Jodie Turner-Smith and Daniel Kaluuya star in “Queen & Slim.” (Courtesy Universal)

‘Queen & Slim’ a lovers on-the-lam adventure with big themes

Melina Matsoukas’ feature debut mixes missed opportunities, stellar moments

A story of an African-American couple who kill a racist cop in self-defense, go on the run and become popular symbols of inequality in the U.S., “Queen & Slim” both realistically addresses infuriating realities and aims for the stars and the mythic. The film has lots to say and says it with verve, but a shortage of romantic heat diminishes its dramatic impact.

Directed and written, respectively. by two accoladed women — Melina Matsoukas (HBO’s “Insecure”), making her feature debut, and Lena Waithe (Netflix’s “Master of None”) — the film is a lovers-on-the-lam adventure laced with black-lives-matter themes. Centering on an accidental crime couple, it brings to mind “Thelma and Louise.” (Waithe has cited 1996’s “Set It Off” as an influence.)

Queen and Slim — not their real names, but reflective of the iconic light they’re cast in — are an African-American pair who, in the opening scene, set at an Ohio diner, are on their first date. Queen (Jodie Turner-Smith) is a hardworking, cynical defense attorney. Slim (Daniel Kaluuya) is an easygoing, religious Costco employee. Sparks aren’t flying.

Slim wants to get to know Queen better. No offense, but no need, Queen says.

A horrible experience binds them together. A white racist cop pulls the pair over for a minor traffic violation, and the escalating situation culminates with Slim killing the officer in self-defense.

Knowing that the courts won’t treat them fairly, the two flee.

When the incident, captured on the dead cop’s body camera, goes viral. Queen and Slim become celebrities. Some regard them as public enemies; for others, especially members of neglected nonwhite communities, they’re folk heroes. At a black nightclub, patrons recognize and warmly welcome the couple, for example.

Characters they visit during their getaway include Queen’s uncle Earl (Bokeem Woodbine), a war veteran and pimp. At his place, the couple change their car and their look.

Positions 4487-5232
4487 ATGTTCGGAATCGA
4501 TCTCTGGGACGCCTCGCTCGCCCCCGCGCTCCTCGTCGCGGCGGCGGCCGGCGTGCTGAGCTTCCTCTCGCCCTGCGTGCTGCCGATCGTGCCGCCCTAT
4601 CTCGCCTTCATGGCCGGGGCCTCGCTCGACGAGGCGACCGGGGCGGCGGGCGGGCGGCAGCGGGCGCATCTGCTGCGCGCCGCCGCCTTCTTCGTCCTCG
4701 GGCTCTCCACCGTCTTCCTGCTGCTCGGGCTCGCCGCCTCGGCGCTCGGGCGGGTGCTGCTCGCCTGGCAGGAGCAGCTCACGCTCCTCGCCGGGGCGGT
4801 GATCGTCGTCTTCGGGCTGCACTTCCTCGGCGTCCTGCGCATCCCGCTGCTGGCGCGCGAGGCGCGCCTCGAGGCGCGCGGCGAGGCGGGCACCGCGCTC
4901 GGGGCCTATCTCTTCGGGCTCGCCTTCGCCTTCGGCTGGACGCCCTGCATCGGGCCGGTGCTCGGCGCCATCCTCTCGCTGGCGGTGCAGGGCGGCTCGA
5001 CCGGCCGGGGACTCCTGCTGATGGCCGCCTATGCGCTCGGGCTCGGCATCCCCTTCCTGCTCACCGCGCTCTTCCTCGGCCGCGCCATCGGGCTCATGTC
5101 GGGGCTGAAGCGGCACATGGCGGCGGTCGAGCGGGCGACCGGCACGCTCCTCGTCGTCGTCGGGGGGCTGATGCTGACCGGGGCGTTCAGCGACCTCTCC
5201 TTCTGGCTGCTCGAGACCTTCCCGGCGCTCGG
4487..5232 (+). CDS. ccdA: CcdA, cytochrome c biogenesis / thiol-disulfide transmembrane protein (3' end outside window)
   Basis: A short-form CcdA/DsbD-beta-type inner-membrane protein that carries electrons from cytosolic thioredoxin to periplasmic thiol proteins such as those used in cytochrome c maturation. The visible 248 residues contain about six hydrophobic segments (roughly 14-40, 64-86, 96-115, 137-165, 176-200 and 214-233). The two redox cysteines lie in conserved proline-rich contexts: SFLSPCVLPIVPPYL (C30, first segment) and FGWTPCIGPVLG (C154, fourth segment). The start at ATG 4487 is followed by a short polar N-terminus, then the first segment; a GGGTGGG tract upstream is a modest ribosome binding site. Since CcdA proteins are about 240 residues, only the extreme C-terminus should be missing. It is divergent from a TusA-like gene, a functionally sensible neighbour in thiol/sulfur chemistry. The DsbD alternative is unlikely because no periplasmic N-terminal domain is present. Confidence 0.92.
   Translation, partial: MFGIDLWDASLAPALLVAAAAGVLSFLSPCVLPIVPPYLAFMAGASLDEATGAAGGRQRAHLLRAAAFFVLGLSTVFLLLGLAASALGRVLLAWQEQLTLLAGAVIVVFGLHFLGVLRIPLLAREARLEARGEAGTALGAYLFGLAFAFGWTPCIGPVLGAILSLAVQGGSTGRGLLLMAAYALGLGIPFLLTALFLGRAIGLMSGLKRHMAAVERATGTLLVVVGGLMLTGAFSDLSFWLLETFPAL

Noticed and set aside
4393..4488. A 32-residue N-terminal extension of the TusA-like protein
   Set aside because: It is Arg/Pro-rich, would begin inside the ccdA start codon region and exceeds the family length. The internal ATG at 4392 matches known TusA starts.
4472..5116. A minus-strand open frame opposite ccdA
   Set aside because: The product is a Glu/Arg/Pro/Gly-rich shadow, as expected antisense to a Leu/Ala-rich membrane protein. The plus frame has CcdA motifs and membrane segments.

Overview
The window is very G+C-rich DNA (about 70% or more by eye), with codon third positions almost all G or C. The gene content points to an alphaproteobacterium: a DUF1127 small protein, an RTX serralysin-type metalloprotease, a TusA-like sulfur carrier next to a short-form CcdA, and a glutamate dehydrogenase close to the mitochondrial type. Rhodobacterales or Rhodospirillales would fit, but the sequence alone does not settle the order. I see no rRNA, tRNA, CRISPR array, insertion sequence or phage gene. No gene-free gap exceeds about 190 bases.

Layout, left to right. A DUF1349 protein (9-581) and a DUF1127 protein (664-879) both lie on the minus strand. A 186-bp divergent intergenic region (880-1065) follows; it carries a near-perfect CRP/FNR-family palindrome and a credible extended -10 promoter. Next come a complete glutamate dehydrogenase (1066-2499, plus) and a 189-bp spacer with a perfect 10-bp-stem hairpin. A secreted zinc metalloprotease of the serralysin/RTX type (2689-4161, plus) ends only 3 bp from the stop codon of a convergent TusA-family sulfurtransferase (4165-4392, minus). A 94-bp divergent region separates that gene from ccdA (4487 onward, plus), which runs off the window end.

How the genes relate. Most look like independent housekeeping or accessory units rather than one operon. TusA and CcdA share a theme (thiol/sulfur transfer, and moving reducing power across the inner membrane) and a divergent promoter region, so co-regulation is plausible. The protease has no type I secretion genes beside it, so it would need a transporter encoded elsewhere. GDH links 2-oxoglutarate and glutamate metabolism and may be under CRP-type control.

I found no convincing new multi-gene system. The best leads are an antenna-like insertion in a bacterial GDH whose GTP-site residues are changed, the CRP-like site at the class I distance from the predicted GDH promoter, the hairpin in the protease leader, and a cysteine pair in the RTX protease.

Driving through the Deep South, amid the chaos and uncertainty, the two fall in love, passionately.

There’s plenty to embrace in this film, which addresses what it means to be black in this country and illuminates unrealized black dreams.

The first-date segment contains sharply scripted dialogue and the cop incident transpires harrowingly.

Bright neonoir colors and a hip-hop soundtrack heighten the mood. Matsoukas’ expressive palette impresses.

At the same time, the movie doesn’t sizzle. The romantic element is a substantial part of the reason why.

The passionate love the protagonists purportedly share tends to reveal itself only when the plot demands. Even then, it’s low on fire. Consequently, the climax — and the filmmakers aim high — doesn’t produce the necessary emotional effect.

Credibility issues, including a late-inning act of violence, also prove problematic. Cross-cutting between the couple’s lovemaking in the car and an anti-police-violence demonstration in the streets trivializes both scenarios.

Kaluuya, a wonderful actor, transcends the story’s shortcomings. He’s a highlight of this 132-minute mix of missed opportunities and stellar moments.

Turner-Smith, in her first major big-screen role, works less magic but establishes herself as someone to watch for.

REVIEW

Queen & Slim

Two and a half stars

Starring: Daniel Kaluuya, Jodie Turner-Smith, Bokeem Woodbine

Written by: Lena Waithe

Directed by: Melina Matsoukas

Rated: R

Running time: 2 hours, 12 minutes

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